Are You All In on the Promises of God?

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“You can tell a lot about someone’s priorities by looking at their bank account and calendar.” Is this true? To some extent, I think it is. How people spend their time, and their money reveals a great deal about them.

At the end of Abraham’s life, we see what he prioritized. You might recall that after Sarah had died, Abraham, while resolutely marching through the second century of his life, married again. Not only did Abraham remarry but he also had more children, six to be exact. From these six children, Abraham also became the grandfather of several more.

What’s the significance of this? Here at the end of the patriarch’s life, there is some potential for confusion about the identity of the son of Abraham and the promise of God. Remember, in addition to these sons of Keturah, there is Isaac from Sarah, and then Ishmael, the son of Hagar.

Will the true son of Abraham please stand up?

The writer of Genesis clears any potential fog from our sight when he writes, “Abraham gave all he had to Isaac” (Gen. 25:5).

Imagine a poker player sitting at the table. He has a great hand. In his estimation it is unbeatable. It is a sure win. What does he do? He pushes all of his chips to the middle. He is all in for this hand. He is willing to put it all on the line because he believes that what he is holding in his hand is certainly the winning hand.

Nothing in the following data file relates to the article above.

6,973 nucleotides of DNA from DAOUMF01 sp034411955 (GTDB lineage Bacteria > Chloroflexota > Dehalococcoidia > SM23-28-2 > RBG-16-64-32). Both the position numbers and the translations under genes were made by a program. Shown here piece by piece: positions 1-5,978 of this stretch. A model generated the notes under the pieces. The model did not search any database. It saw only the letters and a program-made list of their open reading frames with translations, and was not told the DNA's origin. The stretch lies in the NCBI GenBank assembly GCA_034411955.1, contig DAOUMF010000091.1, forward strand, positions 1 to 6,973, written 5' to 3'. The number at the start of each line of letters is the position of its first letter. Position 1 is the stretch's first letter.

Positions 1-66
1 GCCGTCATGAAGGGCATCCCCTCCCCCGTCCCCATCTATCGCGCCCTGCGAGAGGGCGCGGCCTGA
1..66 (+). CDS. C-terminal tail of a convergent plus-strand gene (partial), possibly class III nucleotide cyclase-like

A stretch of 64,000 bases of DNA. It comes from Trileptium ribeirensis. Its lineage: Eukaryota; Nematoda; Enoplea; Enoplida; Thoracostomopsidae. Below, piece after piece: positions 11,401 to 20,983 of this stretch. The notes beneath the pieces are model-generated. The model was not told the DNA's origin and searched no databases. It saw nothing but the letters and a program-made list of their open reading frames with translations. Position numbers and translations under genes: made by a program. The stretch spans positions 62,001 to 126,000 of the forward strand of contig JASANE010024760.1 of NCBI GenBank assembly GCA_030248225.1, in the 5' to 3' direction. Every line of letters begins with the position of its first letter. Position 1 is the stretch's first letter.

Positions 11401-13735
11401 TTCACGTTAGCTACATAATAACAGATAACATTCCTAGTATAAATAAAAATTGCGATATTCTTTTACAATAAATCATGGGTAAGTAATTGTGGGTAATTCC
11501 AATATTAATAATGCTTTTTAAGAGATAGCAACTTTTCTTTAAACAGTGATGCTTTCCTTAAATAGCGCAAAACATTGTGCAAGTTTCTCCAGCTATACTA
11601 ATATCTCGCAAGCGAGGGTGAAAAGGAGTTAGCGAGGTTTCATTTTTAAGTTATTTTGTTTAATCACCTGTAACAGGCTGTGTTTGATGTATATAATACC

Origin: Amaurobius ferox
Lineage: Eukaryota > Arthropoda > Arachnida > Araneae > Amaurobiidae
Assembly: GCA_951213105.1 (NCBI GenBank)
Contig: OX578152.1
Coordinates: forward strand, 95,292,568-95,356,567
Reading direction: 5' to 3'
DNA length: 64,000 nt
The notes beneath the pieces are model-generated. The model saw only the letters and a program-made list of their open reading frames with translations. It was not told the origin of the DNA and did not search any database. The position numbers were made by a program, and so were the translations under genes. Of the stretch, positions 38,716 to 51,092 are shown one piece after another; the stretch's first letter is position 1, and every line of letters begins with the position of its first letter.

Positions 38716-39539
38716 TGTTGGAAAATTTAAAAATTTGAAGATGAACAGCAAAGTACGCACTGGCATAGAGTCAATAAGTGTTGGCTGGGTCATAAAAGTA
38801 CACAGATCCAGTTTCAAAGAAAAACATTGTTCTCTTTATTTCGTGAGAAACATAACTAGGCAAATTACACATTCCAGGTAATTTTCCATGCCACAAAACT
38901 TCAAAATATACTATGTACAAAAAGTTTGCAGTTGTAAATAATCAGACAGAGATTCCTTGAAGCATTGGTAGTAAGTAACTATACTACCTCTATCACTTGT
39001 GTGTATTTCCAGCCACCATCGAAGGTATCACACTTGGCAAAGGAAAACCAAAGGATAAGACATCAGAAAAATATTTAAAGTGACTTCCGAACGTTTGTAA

What we see in Genesis 25 is Abraham going all in on Isaac. He gives him everything he had. There is to be no fog hovering over the life of Abraham: he was betting on Isaac. But what does this mean? It means that he was all in on God’s promise! It was through Isaac that the promise was going to come, “through Isaac shall your offspring be named” (Gen. 21:12). Abraham lived and died with faith that God would keep his promise.

This should be a reminder to us as Christians. We are to live as people who are all in on God’s promises. There does not seem to be any permissible half-hearted support of God’s program. We can’t be half in and half out; we are either all in or all out. Abraham is a helpful reminder.

Every moment of every day is an opportunity to declare our abiding faith in God and his promises. Each day is filled with any number of tough choices that we have to make that demonstrate if we are believing God or not. Sin is, at its core, exchanging the truth of God for a lie (Rom. 1:25). This is another way of saying disbelieving God’s promises and believing a lie. Are you all in on God’s promises?

As I think about my own heart in this matter, I find great encouragement that while often I’m slow to believe and quick to forget God’s promises, Jesus wasn’t. My faithful Savior trusted and treasured the promises of God. Amid the tightening vice in his life of submission, Jesus rang the bell of God’s promises. He prays in John 17 with trust that God would do all that he pledged to do. Jesus prays that he has completed the assignment, and now he asks God to do what he said and glorify him on the cross, resurrection, and ascension. Jesus believed God’s promises right up to the very end.

In other words, the fact that Jesus was all in on God’s promises convicts and compels me to do the same. Are you all in on God’s agenda?

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